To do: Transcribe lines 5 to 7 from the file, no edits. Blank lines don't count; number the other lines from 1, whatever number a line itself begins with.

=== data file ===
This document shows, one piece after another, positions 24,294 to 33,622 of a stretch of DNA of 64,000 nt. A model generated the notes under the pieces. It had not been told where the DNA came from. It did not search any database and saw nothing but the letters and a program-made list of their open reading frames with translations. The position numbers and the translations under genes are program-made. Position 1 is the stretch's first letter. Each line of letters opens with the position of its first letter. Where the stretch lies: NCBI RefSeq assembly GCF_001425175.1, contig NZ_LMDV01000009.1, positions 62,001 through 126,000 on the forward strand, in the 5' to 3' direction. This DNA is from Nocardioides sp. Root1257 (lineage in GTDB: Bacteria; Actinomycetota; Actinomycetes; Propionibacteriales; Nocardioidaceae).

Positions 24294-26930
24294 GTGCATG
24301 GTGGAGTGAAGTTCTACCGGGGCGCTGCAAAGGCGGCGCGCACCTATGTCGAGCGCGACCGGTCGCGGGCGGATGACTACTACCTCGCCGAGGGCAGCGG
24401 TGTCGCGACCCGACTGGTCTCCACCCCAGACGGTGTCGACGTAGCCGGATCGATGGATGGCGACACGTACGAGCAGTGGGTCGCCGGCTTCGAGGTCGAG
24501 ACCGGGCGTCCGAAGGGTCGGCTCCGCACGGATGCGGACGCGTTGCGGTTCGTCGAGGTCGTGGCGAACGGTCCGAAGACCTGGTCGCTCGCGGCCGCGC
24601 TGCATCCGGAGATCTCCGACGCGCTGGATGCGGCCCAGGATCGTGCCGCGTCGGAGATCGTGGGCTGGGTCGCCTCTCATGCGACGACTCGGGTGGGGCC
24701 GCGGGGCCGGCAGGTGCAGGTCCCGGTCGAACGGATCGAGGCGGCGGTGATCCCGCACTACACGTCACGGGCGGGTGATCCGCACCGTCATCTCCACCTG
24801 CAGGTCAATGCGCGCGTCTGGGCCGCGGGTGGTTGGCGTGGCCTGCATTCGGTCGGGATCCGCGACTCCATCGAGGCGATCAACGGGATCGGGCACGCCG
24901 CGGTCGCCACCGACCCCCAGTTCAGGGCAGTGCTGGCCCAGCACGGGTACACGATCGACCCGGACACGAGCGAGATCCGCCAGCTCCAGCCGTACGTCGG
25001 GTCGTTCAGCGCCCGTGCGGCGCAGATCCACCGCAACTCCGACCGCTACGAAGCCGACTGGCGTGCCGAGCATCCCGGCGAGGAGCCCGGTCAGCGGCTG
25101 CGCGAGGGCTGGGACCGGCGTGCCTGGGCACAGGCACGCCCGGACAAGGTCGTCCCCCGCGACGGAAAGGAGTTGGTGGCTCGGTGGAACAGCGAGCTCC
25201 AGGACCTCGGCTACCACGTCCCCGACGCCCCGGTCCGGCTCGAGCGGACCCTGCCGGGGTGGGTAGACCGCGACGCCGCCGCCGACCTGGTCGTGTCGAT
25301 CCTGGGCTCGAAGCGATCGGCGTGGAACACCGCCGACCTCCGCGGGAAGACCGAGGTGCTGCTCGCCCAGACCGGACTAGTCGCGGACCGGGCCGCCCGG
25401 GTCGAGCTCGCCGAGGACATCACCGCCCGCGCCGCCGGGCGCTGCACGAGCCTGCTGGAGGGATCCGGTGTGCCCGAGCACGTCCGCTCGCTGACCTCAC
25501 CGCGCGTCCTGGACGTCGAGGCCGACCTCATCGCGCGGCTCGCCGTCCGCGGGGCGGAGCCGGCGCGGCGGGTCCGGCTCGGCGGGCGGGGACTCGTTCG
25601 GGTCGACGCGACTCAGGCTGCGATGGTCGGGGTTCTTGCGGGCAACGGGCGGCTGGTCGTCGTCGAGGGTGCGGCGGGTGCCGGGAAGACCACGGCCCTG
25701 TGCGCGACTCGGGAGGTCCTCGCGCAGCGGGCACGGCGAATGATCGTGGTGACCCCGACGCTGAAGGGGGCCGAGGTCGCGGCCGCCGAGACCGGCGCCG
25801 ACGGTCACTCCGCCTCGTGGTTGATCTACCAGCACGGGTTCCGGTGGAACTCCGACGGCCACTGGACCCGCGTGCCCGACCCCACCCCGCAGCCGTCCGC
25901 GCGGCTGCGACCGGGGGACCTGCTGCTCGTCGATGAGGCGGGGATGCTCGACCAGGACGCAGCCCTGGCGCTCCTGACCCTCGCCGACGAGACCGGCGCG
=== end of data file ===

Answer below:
24401 TGTCGCGACCCGACTGGTCTCCACCCCAGACGGTGTCGACGTAGCCGGATCGATGGATGGCGACACGTACGAGCAGTGGGTCGCCGGCTTCGAGGTCGAG
24501 ACCGGGCGTCCGAAGGGTCGGCTCCGCACGGATGCGGACGCGTTGCGGTTCGTCGAGGTCGTGGCGAACGGTCCGAAGACCTGGTCGCTCGCGGCCGCGC
24601 TGCATCCGGAGATCTCCGACGCGCTGGATGCGGCCCAGGATCGTGCCGCGTCGGAGATCGTGGGCTGGGTCGCCTCTCATGCGACGACTCGGGTGGGGCC